Monday, December 23, 2013

The war on Christianity

Not much to celebrate this Christmas

2013 was not much different for Pakistani Christians than previous years. This year too, they celebrate Christmas amid growing fear of persecution and widespread discrimination in Muslim-majority Pakistan.

A Christian woman mourns the death of her son at the site of a suicide blast at a church in Peshawar September 22, 2013
(Photo: REUTERS/Fayaz Aziz)
On September 22, two suicide bombers blew themselves up in the courtyard of Peshawar's All Saints church, killing 82 people and leaving as many injured. The attack on the church in the northwestern Pakistani city is believed to be the deadliest ever against the Christian community, which makes up about two percent of the 180 million people in Pakistan.
For decades, Peshawar's All Saints church symbolized religious harmony in the Islamic Republic, and was revered by Christians and Muslims alike. But in the past four or five years, Pakistan has witnessed an unprecedented surge in Islamic extremism and religious fanaticism. Islamist groups, including the Taliban, have repeatedly targeted religious minorities in the country to impose their strict shariah law on people. Not only that, many a time, Christians and other minorities have been attacked and mistreated by common Pakistanis for allegedly insulting Islam or the prophet Muhammad.
According to the independent Human Rights Commission of Pakistan (HRCP), 2013 was one of the worst years for religious minorities in the country: Several people were charged with blasphemy, many places of worship were burnt down and houses were looted all over the country.
'How can we celebrate Christmas?'
Pakistani Christians say there is not much to celebrate this Christmas.
Pakistani Christians decorate a church in Peshawar on December 24, 2009, to celebrate Christmas
(Photo: A Majeed/AFP/Getty Images)
Before the rise of extremism in Pakistan, Christians celebrated Christmas with much enthusiasm
Fifty-three-year-old Anwar Khokhar, who lost six members of his family in the All Saints church attack, told AFP that as Christmas got nearer, he missed his deceased family members more and more.
Nasreen Anwar, a housewife, told the media that most Christian families in Peshawar were affected by September's carnage.
"In every family, one or two people were killed, so how can we celebrate Christmas? There will be no happiness," she said.
Living in fear
But more than attacks on their places of worship and houses, Pakistani Christians fear the controversial blasphemy laws. Blasphemy is a highly sensitive topic for the majority of Pakistanis. The blasphemy laws were introduced by the Islamist military dictator General Zia-ul-Haq in the 1980s, making it a crime punishable by death to speak ill of Islam and Muhammad. Although hundreds have been convicted of blasphemy, nobody in Pakistan has ever been executed for the offence. Most convictions are retracted after the accused makes an appeal. However, angry mobs have killed people accused of blasphemy.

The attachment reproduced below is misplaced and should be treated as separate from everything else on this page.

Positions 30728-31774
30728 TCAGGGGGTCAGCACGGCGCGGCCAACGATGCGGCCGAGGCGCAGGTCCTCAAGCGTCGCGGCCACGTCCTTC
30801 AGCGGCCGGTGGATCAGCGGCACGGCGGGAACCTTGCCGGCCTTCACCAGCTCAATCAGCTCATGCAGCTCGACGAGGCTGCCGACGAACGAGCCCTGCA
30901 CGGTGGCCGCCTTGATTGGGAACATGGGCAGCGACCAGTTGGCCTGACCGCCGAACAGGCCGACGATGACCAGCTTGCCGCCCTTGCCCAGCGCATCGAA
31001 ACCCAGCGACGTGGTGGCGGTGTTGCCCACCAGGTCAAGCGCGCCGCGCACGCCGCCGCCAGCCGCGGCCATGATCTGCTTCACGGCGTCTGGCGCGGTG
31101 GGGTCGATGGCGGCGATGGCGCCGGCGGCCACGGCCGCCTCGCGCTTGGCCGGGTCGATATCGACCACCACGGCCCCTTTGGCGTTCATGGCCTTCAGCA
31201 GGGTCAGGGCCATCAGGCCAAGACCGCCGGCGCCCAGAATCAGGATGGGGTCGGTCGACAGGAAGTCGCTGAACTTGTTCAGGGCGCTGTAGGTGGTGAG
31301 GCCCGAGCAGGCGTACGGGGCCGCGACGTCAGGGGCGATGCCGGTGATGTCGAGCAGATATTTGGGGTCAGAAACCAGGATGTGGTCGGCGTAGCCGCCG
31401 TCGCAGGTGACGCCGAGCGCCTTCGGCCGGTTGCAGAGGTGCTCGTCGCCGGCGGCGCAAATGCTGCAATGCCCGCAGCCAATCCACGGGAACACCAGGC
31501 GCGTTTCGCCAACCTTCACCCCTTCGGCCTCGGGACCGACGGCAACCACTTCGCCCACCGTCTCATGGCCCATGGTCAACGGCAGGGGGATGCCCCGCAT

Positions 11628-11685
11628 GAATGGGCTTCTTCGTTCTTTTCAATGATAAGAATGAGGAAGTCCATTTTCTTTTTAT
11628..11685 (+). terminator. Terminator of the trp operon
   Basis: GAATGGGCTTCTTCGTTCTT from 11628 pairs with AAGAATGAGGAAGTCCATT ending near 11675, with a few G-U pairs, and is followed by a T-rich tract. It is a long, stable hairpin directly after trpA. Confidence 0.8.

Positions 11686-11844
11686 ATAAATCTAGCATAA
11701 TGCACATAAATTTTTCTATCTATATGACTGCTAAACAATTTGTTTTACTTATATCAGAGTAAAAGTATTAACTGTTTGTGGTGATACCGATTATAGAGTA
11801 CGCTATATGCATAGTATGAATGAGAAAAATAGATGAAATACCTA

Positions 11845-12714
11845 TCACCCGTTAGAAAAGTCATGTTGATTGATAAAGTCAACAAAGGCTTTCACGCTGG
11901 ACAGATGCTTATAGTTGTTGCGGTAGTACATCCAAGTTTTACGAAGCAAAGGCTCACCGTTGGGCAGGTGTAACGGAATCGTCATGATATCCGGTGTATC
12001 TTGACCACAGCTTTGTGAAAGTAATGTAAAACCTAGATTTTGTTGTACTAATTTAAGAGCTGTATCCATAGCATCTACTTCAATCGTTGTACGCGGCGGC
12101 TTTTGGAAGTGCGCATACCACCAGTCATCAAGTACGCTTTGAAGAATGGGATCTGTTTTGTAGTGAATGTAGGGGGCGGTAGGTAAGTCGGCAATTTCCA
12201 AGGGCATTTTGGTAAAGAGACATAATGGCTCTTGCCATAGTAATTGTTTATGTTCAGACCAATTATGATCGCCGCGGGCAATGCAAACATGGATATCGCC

Activists say the laws have little to do with blasphemy and are often used to settle petty disputes and personal vendettas; they say the Christians are thereby often victimized.
Farzana Bari, director of Center for Women's Studies at Islamabad's Quaid-i-Azam University, believes discrimination will persist unless there is radical change. "It is high time that the government reform these blasphemy laws," she told DW. "These laws are against the spirit of Islam and are a cause of notoriety for the country."
Mohsin Sayeed, a journalist in Karachi, however, does not only blame the government. He told DW that what used to be comprised of a small section of society had now become mainstream.
"The days are gone when we said it was a small group of religious extremists, xenophobes, hate-mongers and bigots who commit such crimes," he said. "Now the venom has spread to the whole of Pakistani society." He added that those who condemned such "barbaric crimes" had become a minority.
He also criticized the Pakistani judiciary for its "sympathetic" behavior toward the right-wing. "Don't forget that Asia Bibi is still in jail," he reminds.
A forgotten case
Asia Bibi, an impoverished 48-year-old farmer, was sentenced to death in 2010 after her neighbors accused her of insulting the prophet Muhammad. According to Bibi, she was involved in a dispute after some women laborers she was in the fields with said they would not drink water from the same bowl because she was not a Muslim. She said they slapped her and pulled her hair. They apparently later went to the police and accused her of making derogatory remarks about Islam's prophet.
Bibi's sentencing triggered an outcry among human rights groups and the international community. Pakistani rights organizations took up her case and campaigned for her release. Several Pakistani politicians also criticized Bibi's sentencing and imprisonment under the blasphemy laws.
Family members of Asia Bibi, a Pakistani Christian minority women, who was sentenced to death by a local court for blasphemy 
(Photo: EPA/T. MUGHAL)
Bibi and her family await justice
But now Bibi's case seems all but forgotten. The media has stopped mentioning it, and the rights groups have ceased to follow it proactively.
"The attention of rights organizations got diverted to other cases of minorities' persecution," Zohra Yusuf, chairperson of the Human Rights Commission of Pakistan, told DW. "There have been several cases similar to Bibi's in the past two or three years."
The veteran human rights activist expressed her dissatisfaction over the human rights situation of religious minorities in Pakistan. "Prime Minister Sharif hosted a Christmas reception at the prime minister's house but it was part of the tokenism," Yusuf said, adding that the government needed to take steps to change the situation on ground.

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